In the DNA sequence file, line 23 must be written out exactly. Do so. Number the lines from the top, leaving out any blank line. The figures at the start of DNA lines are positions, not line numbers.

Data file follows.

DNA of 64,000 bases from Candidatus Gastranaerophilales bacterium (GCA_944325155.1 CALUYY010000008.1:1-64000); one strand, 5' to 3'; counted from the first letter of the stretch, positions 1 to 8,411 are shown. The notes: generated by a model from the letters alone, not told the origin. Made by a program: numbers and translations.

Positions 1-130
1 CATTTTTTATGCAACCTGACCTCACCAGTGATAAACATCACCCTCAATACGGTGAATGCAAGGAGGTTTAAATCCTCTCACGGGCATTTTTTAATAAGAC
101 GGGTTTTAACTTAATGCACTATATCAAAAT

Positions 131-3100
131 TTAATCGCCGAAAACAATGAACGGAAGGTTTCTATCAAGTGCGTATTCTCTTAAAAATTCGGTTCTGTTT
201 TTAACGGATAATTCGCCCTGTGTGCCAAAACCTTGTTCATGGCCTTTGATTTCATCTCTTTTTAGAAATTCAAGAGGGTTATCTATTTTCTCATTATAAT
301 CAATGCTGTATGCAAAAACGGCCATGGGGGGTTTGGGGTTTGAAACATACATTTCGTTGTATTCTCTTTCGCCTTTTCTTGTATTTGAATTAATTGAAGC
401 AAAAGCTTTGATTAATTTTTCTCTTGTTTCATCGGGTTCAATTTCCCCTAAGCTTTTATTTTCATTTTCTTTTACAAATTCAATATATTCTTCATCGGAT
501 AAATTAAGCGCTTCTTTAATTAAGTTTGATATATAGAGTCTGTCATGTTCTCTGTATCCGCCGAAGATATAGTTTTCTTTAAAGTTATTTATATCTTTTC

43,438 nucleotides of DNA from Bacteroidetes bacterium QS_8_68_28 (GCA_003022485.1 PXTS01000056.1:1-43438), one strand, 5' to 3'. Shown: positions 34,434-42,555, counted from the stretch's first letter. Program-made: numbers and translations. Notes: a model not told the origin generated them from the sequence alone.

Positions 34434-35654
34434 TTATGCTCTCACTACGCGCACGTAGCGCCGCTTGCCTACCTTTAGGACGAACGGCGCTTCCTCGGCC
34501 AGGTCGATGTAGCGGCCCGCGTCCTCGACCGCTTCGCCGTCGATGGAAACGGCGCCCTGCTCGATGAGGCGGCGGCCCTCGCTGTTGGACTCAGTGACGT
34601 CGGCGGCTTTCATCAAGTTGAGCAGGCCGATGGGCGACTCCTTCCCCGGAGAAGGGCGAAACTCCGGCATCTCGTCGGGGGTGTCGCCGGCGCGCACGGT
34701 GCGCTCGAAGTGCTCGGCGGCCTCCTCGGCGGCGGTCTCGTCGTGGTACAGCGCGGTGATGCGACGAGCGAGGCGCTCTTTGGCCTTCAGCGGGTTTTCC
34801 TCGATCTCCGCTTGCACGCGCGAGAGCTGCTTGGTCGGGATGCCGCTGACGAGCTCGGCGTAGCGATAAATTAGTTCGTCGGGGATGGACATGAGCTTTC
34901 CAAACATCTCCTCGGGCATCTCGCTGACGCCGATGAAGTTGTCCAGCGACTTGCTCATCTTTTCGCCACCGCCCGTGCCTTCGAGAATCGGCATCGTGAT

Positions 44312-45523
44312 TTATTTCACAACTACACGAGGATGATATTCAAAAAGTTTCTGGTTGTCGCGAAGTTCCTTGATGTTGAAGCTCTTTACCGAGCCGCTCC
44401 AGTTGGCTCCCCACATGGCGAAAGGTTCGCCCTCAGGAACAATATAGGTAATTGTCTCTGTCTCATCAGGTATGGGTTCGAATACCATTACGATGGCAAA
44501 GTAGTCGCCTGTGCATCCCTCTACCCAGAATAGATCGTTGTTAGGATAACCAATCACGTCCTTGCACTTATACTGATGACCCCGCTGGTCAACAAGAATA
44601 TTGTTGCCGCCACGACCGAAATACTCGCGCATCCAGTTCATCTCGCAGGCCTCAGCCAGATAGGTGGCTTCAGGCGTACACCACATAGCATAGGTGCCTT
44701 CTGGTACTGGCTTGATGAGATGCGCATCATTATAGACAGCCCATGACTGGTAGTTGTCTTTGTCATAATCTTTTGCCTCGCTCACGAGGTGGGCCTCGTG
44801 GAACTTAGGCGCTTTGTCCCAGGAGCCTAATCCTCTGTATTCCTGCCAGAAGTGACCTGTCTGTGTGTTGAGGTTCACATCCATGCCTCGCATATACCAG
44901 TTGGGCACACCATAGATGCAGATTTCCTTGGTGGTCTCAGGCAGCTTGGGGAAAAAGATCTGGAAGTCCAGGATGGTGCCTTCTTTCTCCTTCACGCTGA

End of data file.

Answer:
44601 TTGTTGCCGCCACGACCGAAATACTCGCGCATCCAGTTCATCTCGCAGGCCTCAGCCAGATAGGTGGCTTCAGGCGTACACCACATAGCATAGGTGCCTT